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Mckay, Ciara, Aphrodite and the Sea


Ciara Mckay
Age: 16, Grade: 10

School Name: Harvest Collegiate High School, New York, NY
Educator: Amara Thomas

Category: Poetry

Aphrodite and the Sea

 The sun rose across the sky, like Aphrodite from the sea
 Standing on the tip of her toes, waves rising
 And setting, sand washed away
Underneath her feet each grain an impossibility of opportunity.
 The moon set as Artemis rose,
 One final hunt, on the waxing gibbous she thinks of death. 
Greece falls, and she is Diana- a part of her has been taken, a different kind of death,
And still the moon rises, so clearly above the sea. 
On the rolling fields of grain, Persephone stood, the autumnal equinox imminent, on a hunt 
A search for something more, her head rising
Above the wheat, Ursa Major to her north, soon she will return to Hades, an opportunity
To start anew. The frost cleanses the earth, a chance to run away. 

Athena stood in a grove, olive trees behind her, Athens falling away
in her peripheral. Spirits of the past surround her, reminding her of death
The way of the world has changed, but the way of the gods has not, no new opportunity. 
And while Greece still stands, the stars still shine over the sea,
Her world has changed, new ideals rising
Religions fall, nothing stays. The world looks for something new, a search, a hunt.     

Remember the Three Fates, those mythical sisters, holding thread as red as a rose,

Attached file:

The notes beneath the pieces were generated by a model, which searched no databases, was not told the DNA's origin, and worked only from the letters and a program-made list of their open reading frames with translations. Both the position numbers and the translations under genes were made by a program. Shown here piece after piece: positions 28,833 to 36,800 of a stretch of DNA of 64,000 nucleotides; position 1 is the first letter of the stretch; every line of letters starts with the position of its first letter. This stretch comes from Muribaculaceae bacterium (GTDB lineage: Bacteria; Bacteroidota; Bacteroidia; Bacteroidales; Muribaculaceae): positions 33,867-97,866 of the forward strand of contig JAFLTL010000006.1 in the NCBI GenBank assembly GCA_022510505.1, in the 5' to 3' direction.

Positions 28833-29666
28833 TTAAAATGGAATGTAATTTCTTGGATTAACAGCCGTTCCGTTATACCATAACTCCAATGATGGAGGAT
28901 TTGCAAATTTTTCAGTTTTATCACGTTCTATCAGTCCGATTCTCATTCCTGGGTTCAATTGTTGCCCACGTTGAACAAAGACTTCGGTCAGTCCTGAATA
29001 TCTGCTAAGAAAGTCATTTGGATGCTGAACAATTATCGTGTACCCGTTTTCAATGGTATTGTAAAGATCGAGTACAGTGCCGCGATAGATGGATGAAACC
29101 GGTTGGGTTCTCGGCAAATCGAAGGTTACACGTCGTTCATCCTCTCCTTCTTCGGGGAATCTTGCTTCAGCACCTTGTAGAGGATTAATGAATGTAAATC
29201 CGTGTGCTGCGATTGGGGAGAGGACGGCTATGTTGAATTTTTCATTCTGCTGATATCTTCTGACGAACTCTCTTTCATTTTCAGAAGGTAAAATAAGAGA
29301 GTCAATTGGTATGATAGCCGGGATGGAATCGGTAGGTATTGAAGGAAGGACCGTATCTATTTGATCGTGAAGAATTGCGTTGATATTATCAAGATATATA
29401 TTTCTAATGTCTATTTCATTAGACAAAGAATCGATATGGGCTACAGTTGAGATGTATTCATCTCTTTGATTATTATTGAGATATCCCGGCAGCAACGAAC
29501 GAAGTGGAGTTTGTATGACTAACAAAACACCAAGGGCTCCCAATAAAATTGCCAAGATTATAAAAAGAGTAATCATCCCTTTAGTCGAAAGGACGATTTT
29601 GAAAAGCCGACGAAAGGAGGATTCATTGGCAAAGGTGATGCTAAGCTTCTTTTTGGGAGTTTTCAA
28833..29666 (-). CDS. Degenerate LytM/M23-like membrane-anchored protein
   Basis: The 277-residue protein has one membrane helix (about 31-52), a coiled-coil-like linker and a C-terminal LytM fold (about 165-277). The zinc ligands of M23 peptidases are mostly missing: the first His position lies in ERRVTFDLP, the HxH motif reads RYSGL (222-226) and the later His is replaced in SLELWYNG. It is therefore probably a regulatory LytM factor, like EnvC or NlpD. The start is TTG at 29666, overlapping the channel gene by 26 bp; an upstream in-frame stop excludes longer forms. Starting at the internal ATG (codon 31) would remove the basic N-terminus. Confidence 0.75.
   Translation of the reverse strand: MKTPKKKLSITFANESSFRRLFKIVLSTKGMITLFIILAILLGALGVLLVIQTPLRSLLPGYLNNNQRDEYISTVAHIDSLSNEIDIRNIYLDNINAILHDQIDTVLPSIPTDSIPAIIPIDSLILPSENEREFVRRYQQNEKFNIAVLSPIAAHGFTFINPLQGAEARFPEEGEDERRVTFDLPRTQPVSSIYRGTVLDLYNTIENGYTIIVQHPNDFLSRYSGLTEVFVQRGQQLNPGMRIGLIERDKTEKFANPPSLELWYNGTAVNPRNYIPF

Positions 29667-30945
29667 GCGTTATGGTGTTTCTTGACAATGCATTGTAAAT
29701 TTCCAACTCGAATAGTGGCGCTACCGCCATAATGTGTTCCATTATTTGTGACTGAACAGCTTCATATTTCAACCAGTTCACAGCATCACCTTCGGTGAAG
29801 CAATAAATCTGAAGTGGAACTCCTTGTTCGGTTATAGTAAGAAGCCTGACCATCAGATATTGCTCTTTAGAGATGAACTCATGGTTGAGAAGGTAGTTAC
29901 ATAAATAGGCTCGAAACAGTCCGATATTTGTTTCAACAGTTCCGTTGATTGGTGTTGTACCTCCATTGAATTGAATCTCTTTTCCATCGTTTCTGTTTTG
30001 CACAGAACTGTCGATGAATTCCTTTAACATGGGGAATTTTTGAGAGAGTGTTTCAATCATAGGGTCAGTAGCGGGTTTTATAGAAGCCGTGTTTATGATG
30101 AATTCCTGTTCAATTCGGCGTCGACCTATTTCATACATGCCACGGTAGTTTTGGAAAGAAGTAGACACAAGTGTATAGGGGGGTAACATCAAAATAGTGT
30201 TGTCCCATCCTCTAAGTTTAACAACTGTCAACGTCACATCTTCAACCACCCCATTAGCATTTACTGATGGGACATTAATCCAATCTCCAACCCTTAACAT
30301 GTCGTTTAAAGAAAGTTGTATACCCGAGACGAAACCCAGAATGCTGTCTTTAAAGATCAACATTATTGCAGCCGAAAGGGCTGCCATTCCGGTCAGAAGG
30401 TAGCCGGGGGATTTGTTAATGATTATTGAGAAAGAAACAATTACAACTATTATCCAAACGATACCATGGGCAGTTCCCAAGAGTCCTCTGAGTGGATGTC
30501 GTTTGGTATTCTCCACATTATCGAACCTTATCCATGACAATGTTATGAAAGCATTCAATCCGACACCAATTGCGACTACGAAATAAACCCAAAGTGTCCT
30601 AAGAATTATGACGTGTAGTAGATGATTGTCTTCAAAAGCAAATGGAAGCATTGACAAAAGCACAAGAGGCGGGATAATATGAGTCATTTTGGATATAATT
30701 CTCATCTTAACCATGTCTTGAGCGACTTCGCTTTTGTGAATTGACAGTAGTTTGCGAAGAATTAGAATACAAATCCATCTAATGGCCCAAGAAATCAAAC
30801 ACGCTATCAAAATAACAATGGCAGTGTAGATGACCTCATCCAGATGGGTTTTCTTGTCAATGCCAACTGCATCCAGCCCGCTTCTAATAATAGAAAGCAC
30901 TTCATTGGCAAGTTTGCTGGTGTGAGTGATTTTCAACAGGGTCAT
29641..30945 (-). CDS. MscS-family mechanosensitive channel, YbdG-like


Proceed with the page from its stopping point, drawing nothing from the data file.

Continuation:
tying and cutting as they see fit. In a second, life, washed away. 
They tell us: don’t underestimate the inevitability of defeat, everything washes away with the sun’s rising. 
They say: welcome it, for it is not an end, death. 
They observe: death opens the door for life, let the new beginning and the old fall into the sea. 
Welcome oblivion, They whisper. Allow a new opportunity. 

Species go extinct before we can even name them, no opportunity
for discovery. Think of the words that rose
in your throat but were never spoken. Think of how waves only exist for a moment, then they disappear back into the sea. 
Things fall away.
Yet the world welcomes change, death. 
The gods of years gone by have been left in the dust, forgotten, no hope rising. 

Yet the sun  follows the same path in the sky, rising. 
 Wheat  grows in the summer, each grain an opportunity. 
The moon is ever present, not yet touched by death. 
Wars are fought and won, a rose
still holds beauty. Humans hold hope. Not all has fallen away. 
You can always tell the story of Aphrodite and the sea. 

Throughout time, death has grounded us, the great equalizer, the last hurrah, from the ashes, nothing rising. But from the rubble comes a rose. 
 New things arrive, great opportunity, life doesn’t give up, it never goes away. 
We keep persisting, tricking death, rising time and time again from the sea.